Date: Jun 17, 2013 6:36 AM
Author: Alan Smaill
Subject: Re: Fundamental Theorem of Calculus: derivative is inverse to integral #7 textbook 5th ed. : TRUE CALCULUS; without the phony limit concept

Nam Nguyen <namducnguyen@shaw.ca> writes:

> On 16/06/2013 3:03 PM, Alan Smaill wrote:
>> Nam Nguyen <namducnguyen@shaw.ca> writes:
>>

>>> On 15/06/2013 1:44 AM, Peter Percival wrote:
>>>> Nam Nguyen wrote:
>>>>

>>>>>
>>>>> No the inductive definition says that in your case of "{0, s(0),
>>>>> s(s(0)), ... }" we'd have:
>>>>>
>>>>> (1) (0 e U) and (s(0) e U) and (s(s(0)) e U)
>>>>> (2) (x e U) => (s(x) e U).
>>>>>
>>>>> In stipulation (2) it does _NOT_ say x must necessarily be finite.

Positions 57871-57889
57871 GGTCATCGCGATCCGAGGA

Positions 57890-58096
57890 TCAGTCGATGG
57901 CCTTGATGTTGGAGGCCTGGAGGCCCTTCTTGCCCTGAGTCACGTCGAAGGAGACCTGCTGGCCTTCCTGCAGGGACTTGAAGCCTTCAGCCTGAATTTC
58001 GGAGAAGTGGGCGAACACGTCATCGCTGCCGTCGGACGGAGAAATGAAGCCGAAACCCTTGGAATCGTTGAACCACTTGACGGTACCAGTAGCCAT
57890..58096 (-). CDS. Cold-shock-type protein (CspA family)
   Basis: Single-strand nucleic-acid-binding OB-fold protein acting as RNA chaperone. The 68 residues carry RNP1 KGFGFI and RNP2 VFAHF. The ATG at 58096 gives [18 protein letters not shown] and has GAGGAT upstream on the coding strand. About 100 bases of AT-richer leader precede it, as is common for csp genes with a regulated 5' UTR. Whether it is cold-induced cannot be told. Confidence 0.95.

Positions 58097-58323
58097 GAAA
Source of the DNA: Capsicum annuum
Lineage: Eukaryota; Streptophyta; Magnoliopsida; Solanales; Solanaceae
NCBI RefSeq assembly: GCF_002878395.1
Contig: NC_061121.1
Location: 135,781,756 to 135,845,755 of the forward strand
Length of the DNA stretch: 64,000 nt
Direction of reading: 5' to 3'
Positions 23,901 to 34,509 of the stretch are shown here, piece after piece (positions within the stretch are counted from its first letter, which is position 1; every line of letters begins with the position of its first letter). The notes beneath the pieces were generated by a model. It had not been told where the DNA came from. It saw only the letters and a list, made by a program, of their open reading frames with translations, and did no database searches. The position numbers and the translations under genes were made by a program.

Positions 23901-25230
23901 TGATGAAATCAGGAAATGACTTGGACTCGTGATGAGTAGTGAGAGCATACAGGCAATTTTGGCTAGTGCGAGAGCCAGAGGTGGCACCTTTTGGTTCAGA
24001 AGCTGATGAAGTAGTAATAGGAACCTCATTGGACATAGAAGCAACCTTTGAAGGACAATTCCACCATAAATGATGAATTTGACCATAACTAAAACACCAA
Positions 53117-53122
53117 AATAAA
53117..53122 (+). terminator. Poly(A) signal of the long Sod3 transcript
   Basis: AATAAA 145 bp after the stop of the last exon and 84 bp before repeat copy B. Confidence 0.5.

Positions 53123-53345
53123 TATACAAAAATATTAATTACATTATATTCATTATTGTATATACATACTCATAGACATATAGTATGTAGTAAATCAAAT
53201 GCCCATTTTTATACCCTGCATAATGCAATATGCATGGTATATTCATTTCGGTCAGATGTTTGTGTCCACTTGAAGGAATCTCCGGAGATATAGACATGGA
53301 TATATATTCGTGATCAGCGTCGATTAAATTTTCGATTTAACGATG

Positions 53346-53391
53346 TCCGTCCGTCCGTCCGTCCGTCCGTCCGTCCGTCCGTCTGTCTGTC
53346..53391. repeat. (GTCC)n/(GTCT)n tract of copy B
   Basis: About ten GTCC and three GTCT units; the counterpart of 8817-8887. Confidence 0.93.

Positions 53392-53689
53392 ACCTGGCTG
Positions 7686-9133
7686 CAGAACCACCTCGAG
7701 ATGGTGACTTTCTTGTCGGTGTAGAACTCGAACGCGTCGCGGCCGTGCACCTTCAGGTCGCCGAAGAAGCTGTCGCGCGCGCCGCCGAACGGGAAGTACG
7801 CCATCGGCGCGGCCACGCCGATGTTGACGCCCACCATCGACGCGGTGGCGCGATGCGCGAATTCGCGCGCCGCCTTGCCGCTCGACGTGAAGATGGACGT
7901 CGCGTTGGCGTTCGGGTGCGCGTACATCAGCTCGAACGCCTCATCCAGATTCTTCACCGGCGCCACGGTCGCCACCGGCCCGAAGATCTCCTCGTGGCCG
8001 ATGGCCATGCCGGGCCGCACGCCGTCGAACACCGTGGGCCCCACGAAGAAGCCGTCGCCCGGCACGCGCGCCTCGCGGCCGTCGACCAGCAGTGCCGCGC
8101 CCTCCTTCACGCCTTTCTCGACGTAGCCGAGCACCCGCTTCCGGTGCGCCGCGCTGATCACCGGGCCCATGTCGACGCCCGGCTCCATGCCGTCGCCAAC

>>>>
>>>> That is why you need a third clause that says (or has the effect that)
>>>> the set being defined is the smallest such U.

>>>
>>> First, you should direct your technical "advice" here to Alan: that's
>>> _his_ definition, _his_ defending of something, we're talking about.

>>
>> It's the standard definition, not mine.
>> And this advice is of course correct.

>
> State it then in the technical language manner, as I did (1) and (2).
> Let's postpone discussing anything else until you could do this.
>
> Remember you had "..."


You've seen this several timers already.

My debate with you does not depend on this being possible, however.


--
Alan Smaill